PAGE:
I also, finally, got to try out my sewing machine. Chris settled down to watch cricket with Little Dinn and I got to set up my sewing machine, wind a bobbin, and sew two triangles before she had a melt down and wanted lunch. And, as the cricket match was rain delayed (shocking in England, I know) I had a bit of an audience. Currently the table is covered in legal and financial documents as Chris sorts through his father's life. Bunting doesn't seem quite the thing anyway. Knitting hasn't progressed much though the end is in sight for my cross-stitch.

* an idea I borrowed from my friend Andy though he got married locally and was able to ask the same florist for the same flowers. Chris and i got married a fair bit south of where we live and our florist was even further down the country so I picked the one where a friend's mother used to(?) work. 

Thursday, 6 June 2013

I should change my blog to "Jennifer Lives"

I should change my blog from "Jennifer Knits" to "Jennifer Lives" but I can't edit that from the blogger app. I started off blogging about my knitting and now we're lucky if I mention a project, let alone show pictures and talk about it and I am doubtful that I'll make a better sewing-blogger. 

received a blogging gift! Long time reader, first time gifter, er, fellow knitter / American abroad and occasional (once so far, but we live in hope especially as Ging Kitty actually let her pet him) house-guest Amy sent me a copy of Paul Hollywood's How to Bake. It was only reading the article in Delicious Magazine that I learnt he's famous for judging Great British Bake-Off (and that he'll be judging the US spin-off); I only heard of him when I saw adverts for the BBC's "Paul Hollywood's Bread" which I recorded for Chris, our resident bread baker. Sure enough, he's fairly rapturous about this cookbook and has already picked several recipes we must make forthwith (the first being Chedder and Bacon Loafs). In non-baking news, I made Rhubbarb Fool (stewed Rhubbarb, mashed strawberries, and whipped cream all mixed together). The picture in the magazine looks smooth and pink. Mine is lumpy and pinkish with bits of fruit swirled around. It's tasty, but not something I'd serve at a formal dinner party.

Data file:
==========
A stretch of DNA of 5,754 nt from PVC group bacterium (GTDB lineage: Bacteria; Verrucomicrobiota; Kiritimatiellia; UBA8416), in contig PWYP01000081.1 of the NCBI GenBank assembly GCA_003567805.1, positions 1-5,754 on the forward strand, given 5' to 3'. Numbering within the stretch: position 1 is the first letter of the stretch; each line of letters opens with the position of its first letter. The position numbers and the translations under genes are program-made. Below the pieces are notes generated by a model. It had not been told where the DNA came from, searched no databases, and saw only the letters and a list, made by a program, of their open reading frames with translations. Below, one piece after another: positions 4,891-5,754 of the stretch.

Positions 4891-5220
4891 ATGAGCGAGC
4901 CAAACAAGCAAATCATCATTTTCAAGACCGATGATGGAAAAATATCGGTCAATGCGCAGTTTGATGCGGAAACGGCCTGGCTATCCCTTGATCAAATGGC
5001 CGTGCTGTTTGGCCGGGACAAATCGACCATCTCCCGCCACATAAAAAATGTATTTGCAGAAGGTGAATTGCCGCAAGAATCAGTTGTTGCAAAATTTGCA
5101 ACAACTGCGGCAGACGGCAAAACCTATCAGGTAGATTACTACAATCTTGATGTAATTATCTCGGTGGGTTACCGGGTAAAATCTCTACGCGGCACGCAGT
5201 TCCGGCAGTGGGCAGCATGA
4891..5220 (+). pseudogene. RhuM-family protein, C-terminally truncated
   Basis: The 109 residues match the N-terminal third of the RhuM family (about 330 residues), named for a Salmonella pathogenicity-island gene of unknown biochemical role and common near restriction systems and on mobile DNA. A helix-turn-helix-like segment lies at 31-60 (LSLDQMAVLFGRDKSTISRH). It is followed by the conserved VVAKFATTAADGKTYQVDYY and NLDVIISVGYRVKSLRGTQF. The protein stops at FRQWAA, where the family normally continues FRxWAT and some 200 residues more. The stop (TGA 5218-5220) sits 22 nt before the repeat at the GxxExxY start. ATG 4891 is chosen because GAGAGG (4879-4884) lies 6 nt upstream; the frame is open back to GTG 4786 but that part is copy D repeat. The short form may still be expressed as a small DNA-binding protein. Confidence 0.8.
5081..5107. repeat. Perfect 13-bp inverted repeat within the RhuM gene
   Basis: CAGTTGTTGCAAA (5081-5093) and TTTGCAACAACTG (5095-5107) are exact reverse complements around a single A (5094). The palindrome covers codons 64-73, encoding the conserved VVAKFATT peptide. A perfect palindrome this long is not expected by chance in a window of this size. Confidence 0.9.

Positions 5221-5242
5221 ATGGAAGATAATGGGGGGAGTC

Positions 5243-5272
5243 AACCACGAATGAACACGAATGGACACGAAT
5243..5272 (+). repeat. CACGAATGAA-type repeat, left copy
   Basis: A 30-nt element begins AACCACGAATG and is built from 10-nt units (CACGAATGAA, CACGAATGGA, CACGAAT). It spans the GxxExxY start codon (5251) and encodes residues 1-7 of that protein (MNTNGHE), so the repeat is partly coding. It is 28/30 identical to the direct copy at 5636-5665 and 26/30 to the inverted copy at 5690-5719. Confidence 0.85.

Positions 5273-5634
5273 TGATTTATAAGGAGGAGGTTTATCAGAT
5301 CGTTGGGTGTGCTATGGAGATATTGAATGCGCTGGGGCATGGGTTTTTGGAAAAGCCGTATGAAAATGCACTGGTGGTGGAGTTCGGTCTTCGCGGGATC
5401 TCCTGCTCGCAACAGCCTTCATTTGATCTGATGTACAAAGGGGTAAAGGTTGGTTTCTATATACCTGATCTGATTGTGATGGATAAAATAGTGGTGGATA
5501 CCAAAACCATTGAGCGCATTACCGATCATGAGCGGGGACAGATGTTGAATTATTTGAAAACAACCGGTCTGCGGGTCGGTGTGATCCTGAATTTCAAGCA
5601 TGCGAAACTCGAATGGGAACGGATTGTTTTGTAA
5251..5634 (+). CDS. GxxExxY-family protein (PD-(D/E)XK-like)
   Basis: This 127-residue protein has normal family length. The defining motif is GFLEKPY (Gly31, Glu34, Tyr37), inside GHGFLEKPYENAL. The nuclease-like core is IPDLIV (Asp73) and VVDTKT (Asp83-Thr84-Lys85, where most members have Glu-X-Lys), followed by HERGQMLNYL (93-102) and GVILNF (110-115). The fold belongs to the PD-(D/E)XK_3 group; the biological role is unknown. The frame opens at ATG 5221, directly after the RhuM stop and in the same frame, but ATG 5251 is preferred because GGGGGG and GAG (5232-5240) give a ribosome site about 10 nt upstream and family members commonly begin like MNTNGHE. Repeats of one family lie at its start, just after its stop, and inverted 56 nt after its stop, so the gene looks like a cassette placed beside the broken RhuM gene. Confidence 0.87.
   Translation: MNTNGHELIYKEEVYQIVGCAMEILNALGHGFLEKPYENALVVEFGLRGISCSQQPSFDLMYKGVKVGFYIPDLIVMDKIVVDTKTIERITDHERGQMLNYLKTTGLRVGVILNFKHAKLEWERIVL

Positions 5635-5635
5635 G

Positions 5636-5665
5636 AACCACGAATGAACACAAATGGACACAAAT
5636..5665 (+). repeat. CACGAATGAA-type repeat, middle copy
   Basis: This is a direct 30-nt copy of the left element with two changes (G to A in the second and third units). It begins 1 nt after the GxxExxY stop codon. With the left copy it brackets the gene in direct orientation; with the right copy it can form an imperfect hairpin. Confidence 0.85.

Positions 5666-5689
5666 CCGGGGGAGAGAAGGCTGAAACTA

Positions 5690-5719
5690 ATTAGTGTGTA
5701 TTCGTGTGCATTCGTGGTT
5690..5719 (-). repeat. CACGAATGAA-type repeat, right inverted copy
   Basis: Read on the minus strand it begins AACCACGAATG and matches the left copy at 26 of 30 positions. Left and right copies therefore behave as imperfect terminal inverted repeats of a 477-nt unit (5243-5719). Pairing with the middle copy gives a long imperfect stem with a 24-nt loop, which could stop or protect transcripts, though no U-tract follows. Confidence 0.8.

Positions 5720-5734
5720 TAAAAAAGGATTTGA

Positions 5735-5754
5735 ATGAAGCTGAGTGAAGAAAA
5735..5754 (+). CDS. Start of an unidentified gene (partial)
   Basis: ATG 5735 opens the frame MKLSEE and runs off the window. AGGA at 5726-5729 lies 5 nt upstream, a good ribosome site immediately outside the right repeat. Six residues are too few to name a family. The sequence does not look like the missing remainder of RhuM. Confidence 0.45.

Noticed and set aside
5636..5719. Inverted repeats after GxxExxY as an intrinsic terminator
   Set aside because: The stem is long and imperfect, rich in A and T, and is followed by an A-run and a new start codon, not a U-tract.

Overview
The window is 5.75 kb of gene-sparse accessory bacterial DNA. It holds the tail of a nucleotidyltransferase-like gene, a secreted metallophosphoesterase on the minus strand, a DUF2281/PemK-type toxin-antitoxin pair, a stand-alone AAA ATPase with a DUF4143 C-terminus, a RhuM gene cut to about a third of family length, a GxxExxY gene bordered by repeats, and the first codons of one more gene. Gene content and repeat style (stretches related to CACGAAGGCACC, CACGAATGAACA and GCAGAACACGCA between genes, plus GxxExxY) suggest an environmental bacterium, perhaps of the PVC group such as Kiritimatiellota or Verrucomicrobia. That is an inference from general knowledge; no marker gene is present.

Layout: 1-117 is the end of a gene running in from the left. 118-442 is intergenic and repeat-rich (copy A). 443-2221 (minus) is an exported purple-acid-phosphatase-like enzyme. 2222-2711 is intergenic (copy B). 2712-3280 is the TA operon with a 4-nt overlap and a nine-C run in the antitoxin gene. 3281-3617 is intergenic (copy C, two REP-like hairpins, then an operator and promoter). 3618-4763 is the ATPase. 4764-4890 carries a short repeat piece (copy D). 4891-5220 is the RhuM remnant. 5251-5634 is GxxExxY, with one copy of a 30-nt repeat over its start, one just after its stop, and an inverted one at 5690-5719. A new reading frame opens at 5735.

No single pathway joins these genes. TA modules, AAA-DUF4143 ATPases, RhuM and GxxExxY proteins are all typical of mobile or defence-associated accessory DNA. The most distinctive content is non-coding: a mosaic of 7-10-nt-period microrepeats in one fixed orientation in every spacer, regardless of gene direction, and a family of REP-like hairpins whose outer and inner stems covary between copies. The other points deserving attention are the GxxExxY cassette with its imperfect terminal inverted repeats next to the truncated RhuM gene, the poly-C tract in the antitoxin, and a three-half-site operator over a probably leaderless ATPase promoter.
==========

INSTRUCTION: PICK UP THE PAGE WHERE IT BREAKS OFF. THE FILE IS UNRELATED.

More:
My mother heard my "I want a sewing machine but don't know what to do with one" and, a life-long sewer, decided that if I have one the rest will take care of itself. I bought a pack of gingham squares and a length of bias tape for bunting to hang on the wall leading up the stairs. I hung the advent calendar bunting there over the winter and the wall has looked a bit bare since. It would be a perfect place to hang pictures of Little Djinn as she grows but I usually lean against the wall when going down the stairs to keep from falling. These are the concerns of the clumsy. I've washed and ironed my fabric and, while I could start now, I'm waiting for the rotary cutter, mat, and ruler I bought with a gift card I was sent. 

I finished another mini knitting project, tiny baby booties from the book I got for my birthday. Unfortunately I was using a bit of scrap yarn and ran out so instead of little ducky booties I made little ballet flats. But the pattern was well-written and they're only a smidge large for her tiny feet. I'll try again with more yarn because, even though I know I'll never be able to keep them on her short of sewing them to her outfit, they are awfully cute.